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Joe Nieuwendyk and Lanny McDonald of the 1989 Calgary Flames (HANS DERYK/The Canadian Press)
Joe Nieuwendyk and Lanny McDonald of the 1989 Calgary Flames (HANS DERYK/The Canadian Press)

NHL NOTEBOOK

Joe Who? Avoid rush to judgement when evaluating Iginla trade Add to ...

My point is, you just don’t know at this stage of the game what the upside for Hanowski and Agostino might be. In explaining why they’d targeted these two players, Flames’ general manager Jay Feaster said that during the lockout, he had deployed his professional scouts to watch U.S. college (when they otherwise might be watching NHL games), so they got a longer look at everybody playing in the NCAA and they saw an upside in both players. Feaster predicted they would play in the NHL; he wouldn’t venture how high up on the depth chart they might play.

And that of course will ultimately factor into the evaluation of the deal. Nieuwendyk turned out to be far better than anyone, even the people who watch prospects for a living, thought he’d be. And in the case of Iginla, there were some who believed, when Dallas took him where they did, that they’d hopelessly overreached and if they’d wanted him, they could have gotten him much later in the draft.

The draft was in Edmonton that year – some even believed they picked Iginla so they could be sure their selection it would be cheered. Yeah, people ventured crazy premises like that, even before Twitter was invented. In the scouting game, where the object is to predict how a growing boy will mature into a man, everybody sees something different – and tries to find a reason why they will beat the odds and make it to the NHL. Some do. Most don’t.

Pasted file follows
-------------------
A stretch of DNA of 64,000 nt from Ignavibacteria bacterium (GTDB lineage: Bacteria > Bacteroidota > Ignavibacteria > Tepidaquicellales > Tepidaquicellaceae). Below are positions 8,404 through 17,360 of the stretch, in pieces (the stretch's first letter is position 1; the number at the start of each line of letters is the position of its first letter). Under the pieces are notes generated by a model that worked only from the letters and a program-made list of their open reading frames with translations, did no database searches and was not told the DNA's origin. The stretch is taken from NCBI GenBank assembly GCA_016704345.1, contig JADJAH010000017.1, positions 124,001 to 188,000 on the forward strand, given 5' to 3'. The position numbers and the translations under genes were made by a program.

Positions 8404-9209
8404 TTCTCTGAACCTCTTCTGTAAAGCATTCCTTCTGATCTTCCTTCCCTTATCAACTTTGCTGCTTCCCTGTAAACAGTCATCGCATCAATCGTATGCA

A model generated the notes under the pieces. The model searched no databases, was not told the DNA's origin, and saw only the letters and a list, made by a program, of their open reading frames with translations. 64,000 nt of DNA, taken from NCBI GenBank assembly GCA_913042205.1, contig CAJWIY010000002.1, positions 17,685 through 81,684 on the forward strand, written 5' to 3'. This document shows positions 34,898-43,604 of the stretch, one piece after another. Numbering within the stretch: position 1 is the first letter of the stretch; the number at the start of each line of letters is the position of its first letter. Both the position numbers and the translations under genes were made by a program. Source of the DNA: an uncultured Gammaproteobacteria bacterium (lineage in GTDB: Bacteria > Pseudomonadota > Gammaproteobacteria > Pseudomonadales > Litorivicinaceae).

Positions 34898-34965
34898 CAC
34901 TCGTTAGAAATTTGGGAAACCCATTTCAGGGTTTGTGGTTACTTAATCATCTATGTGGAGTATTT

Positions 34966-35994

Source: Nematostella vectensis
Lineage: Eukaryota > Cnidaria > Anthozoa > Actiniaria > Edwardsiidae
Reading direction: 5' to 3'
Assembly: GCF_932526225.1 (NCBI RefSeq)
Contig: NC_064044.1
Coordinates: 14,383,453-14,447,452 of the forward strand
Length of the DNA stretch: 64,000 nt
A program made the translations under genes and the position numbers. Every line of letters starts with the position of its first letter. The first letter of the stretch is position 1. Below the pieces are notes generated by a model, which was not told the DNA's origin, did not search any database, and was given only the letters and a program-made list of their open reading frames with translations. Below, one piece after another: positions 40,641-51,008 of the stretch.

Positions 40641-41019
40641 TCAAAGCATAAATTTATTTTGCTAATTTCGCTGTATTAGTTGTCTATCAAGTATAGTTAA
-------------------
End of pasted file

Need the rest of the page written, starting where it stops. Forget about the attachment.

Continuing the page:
There were 211 players chosen in the 2012 draft alone, and the vast majority of whom will never play an NHL game, let alone develop an NHL career. Of the ones who do make it, the largest percentage come from among the blue-chip top-10 prospects who have been scrutinized since their mid-teens. So we’ll see.

Feaster’s regime made a similar off-the-board move in last year’s draft, trading down from No. 14 to 21 to draft the longest of long shots, a high schooler named Mark Jankowski from Stanstead College, who has played 34 games as a freshman for Providence College this year and scored 18 points. They view Jankowski as a long-term project but were not averse to dropping Nieuwendyk’s name into the discussion when projecting his update – he needed to grow into his tall and rail-thin frame, but they ultimately believed he had the skill set to evolve into a top NHL player. So we’ll see.

The draft and every element that follows in terms of player development is a risky business and the people in charge should have the courage of their convictions; it’s the only way you can operate. But the price for failure is high too – and as the Flames try to unmake the mess that they’ve created these past few years, the hope among their loyal and faithful fan base is that the people with the keys to the car know what they’re doing. Otherwise, is going to look ugly for a long time to come.

THIS AND THAT : Had lunch this week with an aspiring young sports journalist who made a pretty good point about how the Flames season ended last year, with a victory in a meaningless 82nd game that jumped them to 17th in the overall standings and ultimately let them finish with the best record among the non-playoff teams. (Calgary had 90 points, Dallas and Buffalo 89, Colorado 88. If they’d lost that game, they have been tied with the Avs at 88, but Colorado had the tie-breaker, more regulation and OT wins).

It had implications for the entry draft because instead of drafting at 14, the Flames would have been at 11 – and at 11, the highly rated Swedish prospect Filip Forsberg, who’d been projected to go as high as No. 2 overall, was still available (because of the run on defencemen in last year’s draft). Washington took him instead; they had the pick from Colorado in the Semyon Varlamov trade. Then at 12, there was Mikhail Grigorenko available, who went to Buffalo and actually played some NHL games already this season. At 13, Dallas took a highly regarded defensive prospect, Radek Faksa. The point is that sometimes, the race at the bottom of the standings is as important as the race at the top of the standings – and how a win in a meaningless playing-out-the-string sort of a game may have significant repercussions on the franchise for years to come.

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